Despite tangential wanderings, this account offers an important historical perspective on two continuing struggles.



In this debut memoir, a business executive and newspaper columnist recounts her path from a Mississippi farm to high-level positions in the Midwest, contending with racism and gender discrimination.

A black child of the 1950s and ’60s, born and raised on a family-owned farm in the heart of the segregated South, Ellis always knew she was not cut out for rural life. In 1964, at the age of 14, the author found her inspiration and direction from the broadcasts of Eric Sevareid, who was a regular commentator on Walter Cronkite’s CBS Evening News. “Someday, I am going to do what Sevareid does,” she told her mother. Years later, while completing her course work for a doctorate in communication arts, she was introduced to the writings of Walter Lippmann: “Eric Sevareid lit the flame within me to become a political columnist. Walter Lippmann set it ablaze.” Lippmann became the subject of her Ph.D. dissertation. Throughout most of her professional career in business and government, she continued to be a columnist for Milwaukee and Kansas City newspapers and blogs. Ellis married young, while still in college. The union produced two sons, but, according to the author, it soon became abusive and lasted only a few years. Several relationships followed, one of them also abusive. But more than 11 years after her divorce, she tied the knot with a man named Frank, to whom she is still happily married. In her book, enhanced by family photos, Ellis sets her personal battles within the context of the civil rights and feminist movements, both of which helped fuel her determination. She recounts stories of sexual harassment that are especially relevant in today’s #MeToo environment. And the early sections offer striking portraits of segregation, as she recounts cross burnings in front of her house and the murder of a friend’s father who was involved in voter registration. But her academic training sometimes gets in the way of a compelling narrative. A long section detailing the works and philosophies of Lippmann is a distraction from the engrossing personal tale and has the feel of a dissertation presentation.

Despite tangential wanderings, this account offers an important historical perspective on two continuing struggles.

Pub Date: Feb. 13, 2018

ISBN: 978-1-64114-753-8

Page Count: 424

Publisher: Christian Faith Publishing

Review Posted Online: Feb. 28, 2018

Kirkus Reviews Issue: April 15, 2018

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Noted jazz and pop record producer Thiele offers a chatty autobiography. Aided by record-business colleague Golden, Thiele traces his career from his start as a ``pubescent, novice jazz record producer'' in the 1940s through the '50s, when he headed Coral, Dot, and Roulette Records, and the '60s, when he worked for ABC and ran the famous Impulse! jazz label. At Coral, Thiele championed the work of ``hillbilly'' singer Buddy Holly, although the only sessions he produced with Holly were marred by saccharine strings. The producer specialized in more mainstream popsters like the irrepressibly perky Teresa Brewer (who later became his fourth wife) and the bubble-machine muzak-meister Lawrence Welk. At Dot, Thiele was instrumental in recording Jack Kerouac's famous beat- generation ramblings to jazz accompaniment (recordings that Dot's president found ``pornographic''), while also overseeing a steady stream of pop hits. He then moved to the Mafia-controlled Roulette label, where he observed the ``silk-suited, pinky-ringed'' entourage who frequented the label's offices. Incredibly, however, Thiele remembers the famously hard-nosed Morris Levy, who ran the label and was eventually convicted of extortion, as ``one of the kindest, most warm-hearted, and classiest music men I have ever known.'' At ABC/Impulse!, Thiele oversaw the classic recordings of John Coltrane, although he is the first to admit that Coltrane essentially produced his own sessions. Like many producers of the day, Thiele participated in the ownership of publishing rights to some of the songs he recorded; he makes no apology for this practice, which he calls ``entirely appropriate and without any ethical conflicts.'' A pleasant, if not exactly riveting, memoir that will be of most interest to those with a thirst for cocktail-hour stories of the record biz. (25 halftones, not seen)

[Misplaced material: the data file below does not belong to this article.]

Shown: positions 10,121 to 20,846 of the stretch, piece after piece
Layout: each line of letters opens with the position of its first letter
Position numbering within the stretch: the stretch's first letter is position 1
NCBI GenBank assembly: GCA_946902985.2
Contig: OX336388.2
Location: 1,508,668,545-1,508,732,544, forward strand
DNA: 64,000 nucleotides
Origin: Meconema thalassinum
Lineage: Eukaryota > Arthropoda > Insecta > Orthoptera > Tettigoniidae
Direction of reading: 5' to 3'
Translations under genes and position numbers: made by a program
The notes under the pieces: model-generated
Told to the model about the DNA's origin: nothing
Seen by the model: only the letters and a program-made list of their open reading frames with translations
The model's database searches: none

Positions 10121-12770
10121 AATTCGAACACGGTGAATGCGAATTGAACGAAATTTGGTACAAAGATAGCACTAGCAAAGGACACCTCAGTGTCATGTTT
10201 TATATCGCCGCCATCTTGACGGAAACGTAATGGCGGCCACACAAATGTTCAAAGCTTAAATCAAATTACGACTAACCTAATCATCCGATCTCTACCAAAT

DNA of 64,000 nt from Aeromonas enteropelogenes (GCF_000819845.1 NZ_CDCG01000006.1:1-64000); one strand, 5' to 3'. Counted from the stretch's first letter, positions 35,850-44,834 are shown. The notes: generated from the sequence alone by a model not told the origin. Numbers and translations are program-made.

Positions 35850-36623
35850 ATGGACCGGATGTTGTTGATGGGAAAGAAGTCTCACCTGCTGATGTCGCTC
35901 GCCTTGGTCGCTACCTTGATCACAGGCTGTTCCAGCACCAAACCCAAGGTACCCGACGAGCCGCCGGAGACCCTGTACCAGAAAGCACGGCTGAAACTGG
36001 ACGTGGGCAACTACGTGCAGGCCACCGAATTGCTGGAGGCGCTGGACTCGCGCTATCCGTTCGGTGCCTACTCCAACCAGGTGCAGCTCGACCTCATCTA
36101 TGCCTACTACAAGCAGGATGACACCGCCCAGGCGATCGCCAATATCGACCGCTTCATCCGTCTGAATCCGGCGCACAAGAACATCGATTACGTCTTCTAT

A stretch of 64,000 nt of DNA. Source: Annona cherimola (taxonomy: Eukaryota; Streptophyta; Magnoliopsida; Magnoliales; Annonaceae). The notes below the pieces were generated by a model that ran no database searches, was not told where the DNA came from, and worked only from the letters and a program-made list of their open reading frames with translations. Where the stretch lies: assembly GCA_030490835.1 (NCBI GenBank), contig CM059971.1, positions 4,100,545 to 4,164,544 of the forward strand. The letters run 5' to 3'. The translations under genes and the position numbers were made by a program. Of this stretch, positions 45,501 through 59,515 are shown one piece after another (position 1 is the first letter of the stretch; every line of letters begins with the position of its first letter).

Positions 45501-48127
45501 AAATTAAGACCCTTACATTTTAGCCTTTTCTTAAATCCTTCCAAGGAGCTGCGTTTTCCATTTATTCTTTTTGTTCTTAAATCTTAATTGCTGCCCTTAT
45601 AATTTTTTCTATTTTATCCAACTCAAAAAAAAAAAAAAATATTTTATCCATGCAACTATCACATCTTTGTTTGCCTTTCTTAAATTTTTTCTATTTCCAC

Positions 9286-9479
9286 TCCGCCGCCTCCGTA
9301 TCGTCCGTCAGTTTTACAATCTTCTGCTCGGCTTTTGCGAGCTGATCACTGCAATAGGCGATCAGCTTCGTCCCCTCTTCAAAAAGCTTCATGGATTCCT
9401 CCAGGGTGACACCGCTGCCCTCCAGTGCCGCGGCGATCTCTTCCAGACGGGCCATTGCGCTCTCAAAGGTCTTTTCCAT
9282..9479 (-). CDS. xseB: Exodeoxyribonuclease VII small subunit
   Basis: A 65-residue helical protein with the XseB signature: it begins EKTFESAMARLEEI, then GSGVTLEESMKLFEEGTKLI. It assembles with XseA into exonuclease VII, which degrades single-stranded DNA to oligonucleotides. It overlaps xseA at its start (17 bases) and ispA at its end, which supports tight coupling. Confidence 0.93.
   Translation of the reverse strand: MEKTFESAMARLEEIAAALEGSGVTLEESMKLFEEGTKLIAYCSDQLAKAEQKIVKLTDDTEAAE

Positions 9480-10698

Pub Date: May 1, 1995

ISBN: 0-19-508629-4

Page Count: 224

Publisher: Oxford Univ.

Review Posted Online: May 20, 2010

Kirkus Reviews Issue: March 1, 1995

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Stricter than, say, Bergen Evans or W3 ("disinterested" means impartial — period), Strunk is in the last analysis...



Privately published by Strunk of Cornell in 1918 and revised by his student E. B. White in 1959, that "little book" is back again with more White updatings.

Stricter than, say, Bergen Evans or W3 ("disinterested" means impartial — period), Strunk is in the last analysis (whoops — "A bankrupt expression") a unique guide (which means "without like or equal").

Pub Date: May 15, 1972

ISBN: 0205632645

Page Count: 105

Publisher: Macmillan

Review Posted Online: Oct. 28, 2011

Kirkus Reviews Issue: May 1, 1972

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